In aeronautics, a propeller called an airscrew, converts rotary motion from an engine or other power source into a swirling slipstream which pushes the propeller forwards or backwards. It comprises a rotating power-driven hub, to which are attached several radial airfoil-section blades such that the whole assembly rotates about a longitudinal axis; the blade pitch may be fixed, manually variable to a few set positions, or of the automatically-variable "constant-speed" type. The propeller attaches to the power source's driveshaft either directly or through reduction gearing. Propellers can be made from metal or composite materials. Propellers are only suitable for use at subsonic airspeeds below about 480 mph, as above this speed the blade tip speed approaches the speed of sound and local supersonic flow causes high drag and propeller structural problems; the earliest references for vertical flight came from China. Since around 400 BC, Chinese children have played with bamboo flying toys; this bamboo-copter is spun by rolling a stick attached to a rotor between ones hands.
The spinning creates lift, the toy flies when released. The 4th-century AD Daoist book Baopuzi by Ge Hong describes some of the ideas inherent to rotary wing aircraft. Designs similar to the Chinese helicopter toy appeared in other works, it was not until the early 1480s, when Leonardo da Vinci created a design for a machine that could be described as an "aerial screw", that any recorded advancement was made towards vertical flight. His notes suggested that he built small flying models, but there were no indications for any provision to stop the rotor from making the craft rotate; as scientific knowledge increased and became more accepted, man continued to pursue the idea of vertical flight. Many of these models and machines would more resemble the ancient bamboo flying top with spinning wings, rather than Leonardo's screw. In July 1754, Russian Mikhail Lomonosov had developed a small coaxial modeled after the Chinese top but powered by a wound-up spring device and demonstrated it to the Russian Academy of Sciences.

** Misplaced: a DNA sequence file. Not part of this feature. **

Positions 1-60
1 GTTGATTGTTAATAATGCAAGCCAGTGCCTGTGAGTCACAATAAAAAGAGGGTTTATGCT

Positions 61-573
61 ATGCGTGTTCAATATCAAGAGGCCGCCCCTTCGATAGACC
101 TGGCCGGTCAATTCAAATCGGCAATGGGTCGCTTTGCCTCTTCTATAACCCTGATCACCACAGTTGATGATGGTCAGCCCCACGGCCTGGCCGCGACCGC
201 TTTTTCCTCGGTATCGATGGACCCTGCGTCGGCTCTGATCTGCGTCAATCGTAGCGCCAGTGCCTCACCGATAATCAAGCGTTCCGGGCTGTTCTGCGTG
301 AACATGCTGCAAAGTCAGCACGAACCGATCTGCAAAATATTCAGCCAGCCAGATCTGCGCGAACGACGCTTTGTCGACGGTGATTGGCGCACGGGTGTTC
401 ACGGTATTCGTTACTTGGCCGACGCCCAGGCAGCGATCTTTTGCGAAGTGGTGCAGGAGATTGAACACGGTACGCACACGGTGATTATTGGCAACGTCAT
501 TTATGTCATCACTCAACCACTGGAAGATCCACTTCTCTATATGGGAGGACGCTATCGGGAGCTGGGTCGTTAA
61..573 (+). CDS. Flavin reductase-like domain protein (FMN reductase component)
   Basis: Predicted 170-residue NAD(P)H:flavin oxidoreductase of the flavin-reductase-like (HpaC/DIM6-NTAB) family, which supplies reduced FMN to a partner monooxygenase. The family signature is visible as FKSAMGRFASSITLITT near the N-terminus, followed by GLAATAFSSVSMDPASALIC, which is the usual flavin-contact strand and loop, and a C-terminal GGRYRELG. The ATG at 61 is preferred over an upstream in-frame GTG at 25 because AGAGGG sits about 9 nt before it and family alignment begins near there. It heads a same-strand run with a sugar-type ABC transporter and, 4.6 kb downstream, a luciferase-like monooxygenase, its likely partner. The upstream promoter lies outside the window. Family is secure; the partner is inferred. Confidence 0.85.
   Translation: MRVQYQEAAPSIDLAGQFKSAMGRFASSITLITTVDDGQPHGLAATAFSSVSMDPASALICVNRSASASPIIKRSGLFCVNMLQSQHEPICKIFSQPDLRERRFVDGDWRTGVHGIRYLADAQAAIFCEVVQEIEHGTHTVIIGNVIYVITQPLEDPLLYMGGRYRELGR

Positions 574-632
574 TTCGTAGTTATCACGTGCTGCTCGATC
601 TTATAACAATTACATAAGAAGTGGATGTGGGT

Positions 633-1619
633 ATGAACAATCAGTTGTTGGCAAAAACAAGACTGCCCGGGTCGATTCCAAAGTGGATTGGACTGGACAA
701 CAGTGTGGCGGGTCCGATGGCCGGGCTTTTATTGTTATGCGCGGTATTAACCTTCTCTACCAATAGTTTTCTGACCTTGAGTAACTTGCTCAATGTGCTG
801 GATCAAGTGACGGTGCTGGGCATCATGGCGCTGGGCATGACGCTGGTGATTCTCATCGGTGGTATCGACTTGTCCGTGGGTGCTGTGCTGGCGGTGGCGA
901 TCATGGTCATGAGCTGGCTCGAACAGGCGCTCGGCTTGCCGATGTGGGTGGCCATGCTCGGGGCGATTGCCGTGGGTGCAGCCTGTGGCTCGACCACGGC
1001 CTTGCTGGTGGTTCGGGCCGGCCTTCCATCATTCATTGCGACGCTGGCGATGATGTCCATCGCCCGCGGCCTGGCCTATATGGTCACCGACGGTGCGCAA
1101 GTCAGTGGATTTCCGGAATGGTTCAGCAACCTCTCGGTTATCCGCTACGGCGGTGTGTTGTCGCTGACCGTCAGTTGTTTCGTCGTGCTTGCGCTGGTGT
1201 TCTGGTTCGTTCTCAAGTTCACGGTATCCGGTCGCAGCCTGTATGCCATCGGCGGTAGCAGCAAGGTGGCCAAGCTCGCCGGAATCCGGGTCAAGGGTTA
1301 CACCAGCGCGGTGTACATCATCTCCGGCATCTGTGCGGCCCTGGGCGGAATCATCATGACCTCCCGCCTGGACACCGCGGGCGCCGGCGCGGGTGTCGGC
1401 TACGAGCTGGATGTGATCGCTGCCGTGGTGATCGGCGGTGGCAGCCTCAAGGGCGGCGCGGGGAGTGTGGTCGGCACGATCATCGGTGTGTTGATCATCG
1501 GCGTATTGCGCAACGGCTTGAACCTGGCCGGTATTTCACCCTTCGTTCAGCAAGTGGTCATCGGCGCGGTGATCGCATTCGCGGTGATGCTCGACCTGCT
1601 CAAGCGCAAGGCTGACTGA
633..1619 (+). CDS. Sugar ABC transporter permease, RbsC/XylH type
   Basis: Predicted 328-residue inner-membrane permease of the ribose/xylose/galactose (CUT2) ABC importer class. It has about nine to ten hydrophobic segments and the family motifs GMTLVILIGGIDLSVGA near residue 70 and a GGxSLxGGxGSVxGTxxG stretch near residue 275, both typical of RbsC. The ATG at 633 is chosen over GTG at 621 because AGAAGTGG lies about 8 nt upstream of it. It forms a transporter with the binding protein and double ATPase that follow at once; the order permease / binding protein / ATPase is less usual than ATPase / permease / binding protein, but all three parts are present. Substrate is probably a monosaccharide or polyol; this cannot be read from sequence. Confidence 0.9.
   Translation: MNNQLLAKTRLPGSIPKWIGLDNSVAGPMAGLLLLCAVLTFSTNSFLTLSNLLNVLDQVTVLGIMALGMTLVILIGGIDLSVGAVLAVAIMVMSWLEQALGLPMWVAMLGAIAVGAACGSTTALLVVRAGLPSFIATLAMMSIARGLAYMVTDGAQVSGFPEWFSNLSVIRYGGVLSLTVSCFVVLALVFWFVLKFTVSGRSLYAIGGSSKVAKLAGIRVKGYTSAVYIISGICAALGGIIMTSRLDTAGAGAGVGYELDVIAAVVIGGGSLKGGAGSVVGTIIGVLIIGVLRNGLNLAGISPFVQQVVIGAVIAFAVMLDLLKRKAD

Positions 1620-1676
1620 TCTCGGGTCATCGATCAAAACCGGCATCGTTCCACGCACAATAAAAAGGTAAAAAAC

It was powered by a spring, was suggested as a method to lift meteorological instruments. In 1783, Christian de Launoy, his mechanic, used a coaxial version of the Chinese top in a model consisting of contrarotating turkey flight feathers as rotor blades, in 1784, demonstrated it to the French Academy of Sciences. A dirigible airship was described by Jean Baptiste Marie Meusnier presented in 1783; the drawings depict a 260-foot-long streamlined envelope with internal ballonets that could be used for regulating lift. The airship was designed to be driven by three propellers. In 1784 Jean-Pierre Blanchard fitted a hand-powered propeller to a balloon, the first recorded means of propulsion carried aloft. Sir George Cayley, influenced by a childhood fascination with the Chinese flying top, developed a model of feathers, similar to that of Launoy and Bienvenu, but powered by rubber bands. By the end of the century, he had progressed to using sheets of tin for rotor blades and springs for power, his writings on his experiments and models would become influential on future aviation pioneers.
William Bland sent designs for his "Atmotic Airship" to the Great Exhibition held in London in 1851, where a model was displayed. This was an elongated balloon with a steam engine driving twin propellers suspended underneath. Alphonse Pénaud developed coaxial rotor model helicopter toys in 1870 powered by rubber bands. In 1872 Dupuy de Lome launched a large navigable balloon, driven by a large propeller turned by eight men. Hiram Maxim built a craft that weighed 3.5 tons, with a 110-foot wingspan, powered by two 360-horsepower steam engines driving two propellers. In 1894, his machine was tested with overhead rails to prevent it from rising; the test showed. One of Pénaud's toys, given as a gift by their father, inspired the Wright brothers to pursue the dream of flight; the twisted airfoil shape of an aircraft propeller was pioneered by the Wright Brothers. While some earlier engineers had attempted to model air propellers on marine propellers, the Wright Brothers realized that a propeller is the same as a wing, were able to use data from their earlier wind tunnel experiments on wings, introducing a twist along the length of the blades.
This was necessary to maintain a more uniform angle of attack of the blade along its length. Their original propeller blades had an efficiency of about 82%, compared to 90% for a modern small general aviation propeller, the 3-blade McCauley used on a Bonanza aircraft. Roper quotes 90% for a propeller for a human-powered aircraft. Mahogany was the wood preferred for propellers through World War I, but wartime shortages encouraged use of walnut, oak and ash. Alberto Santos Dumont was another early pioneer, having designed propellers before the Wright Brothers for his airships, he applied the knowledge he gained from experiences with airships to make a propeller with a steel shaft and aluminium blades for his 14 bis biplane in 1906. Some of his designs used a bent aluminium sheet for blades, they were undercambered, this plus the absence of lengthwise twist made them less efficient than the Wright propellers. So, this was the first use of aluminium in the construction of an airscrew. A rotating airfoil behind the aircraft, which pushes it, was called a propeller, while one which pulled from the front was a tractor.